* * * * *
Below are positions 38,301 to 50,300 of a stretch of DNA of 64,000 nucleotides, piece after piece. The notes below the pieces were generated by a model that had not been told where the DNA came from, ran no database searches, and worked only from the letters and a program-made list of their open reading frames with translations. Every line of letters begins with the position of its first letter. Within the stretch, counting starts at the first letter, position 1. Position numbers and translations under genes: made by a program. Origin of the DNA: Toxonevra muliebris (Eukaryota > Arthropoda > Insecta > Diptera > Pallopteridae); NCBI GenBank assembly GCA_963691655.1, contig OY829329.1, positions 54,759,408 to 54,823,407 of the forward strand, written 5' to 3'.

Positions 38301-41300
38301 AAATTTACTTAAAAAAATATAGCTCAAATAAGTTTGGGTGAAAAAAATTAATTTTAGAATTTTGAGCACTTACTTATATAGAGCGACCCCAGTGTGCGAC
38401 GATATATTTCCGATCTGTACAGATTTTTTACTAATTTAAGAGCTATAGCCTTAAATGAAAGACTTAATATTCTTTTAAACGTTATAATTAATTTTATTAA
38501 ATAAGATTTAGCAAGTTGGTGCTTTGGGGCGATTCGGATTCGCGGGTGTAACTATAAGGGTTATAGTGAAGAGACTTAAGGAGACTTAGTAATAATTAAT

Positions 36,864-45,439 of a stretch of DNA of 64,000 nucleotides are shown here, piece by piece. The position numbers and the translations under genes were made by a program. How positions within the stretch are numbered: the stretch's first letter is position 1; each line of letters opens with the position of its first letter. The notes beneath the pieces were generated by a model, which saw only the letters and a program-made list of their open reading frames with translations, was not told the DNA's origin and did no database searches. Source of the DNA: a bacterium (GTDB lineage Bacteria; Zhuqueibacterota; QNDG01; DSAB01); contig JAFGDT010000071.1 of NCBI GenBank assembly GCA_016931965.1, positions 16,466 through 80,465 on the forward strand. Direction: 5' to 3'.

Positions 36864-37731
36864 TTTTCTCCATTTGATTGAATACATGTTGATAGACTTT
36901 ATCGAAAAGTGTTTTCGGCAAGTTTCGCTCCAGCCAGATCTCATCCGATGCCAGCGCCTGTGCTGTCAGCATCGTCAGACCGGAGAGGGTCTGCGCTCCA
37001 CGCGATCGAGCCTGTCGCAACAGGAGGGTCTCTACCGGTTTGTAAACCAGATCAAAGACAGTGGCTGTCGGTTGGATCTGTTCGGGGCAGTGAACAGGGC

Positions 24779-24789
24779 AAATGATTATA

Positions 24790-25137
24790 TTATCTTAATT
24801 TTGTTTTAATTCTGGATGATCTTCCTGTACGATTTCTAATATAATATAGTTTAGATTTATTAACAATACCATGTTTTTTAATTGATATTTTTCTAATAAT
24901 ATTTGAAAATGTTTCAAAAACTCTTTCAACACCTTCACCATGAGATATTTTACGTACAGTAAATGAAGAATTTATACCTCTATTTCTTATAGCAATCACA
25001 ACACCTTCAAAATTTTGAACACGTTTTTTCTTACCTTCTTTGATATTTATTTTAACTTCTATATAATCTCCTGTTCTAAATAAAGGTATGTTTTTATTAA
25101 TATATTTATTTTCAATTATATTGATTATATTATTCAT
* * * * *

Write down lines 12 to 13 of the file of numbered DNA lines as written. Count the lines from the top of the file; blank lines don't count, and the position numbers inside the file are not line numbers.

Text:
24779 AAATGATTATA

Positions 24790-25137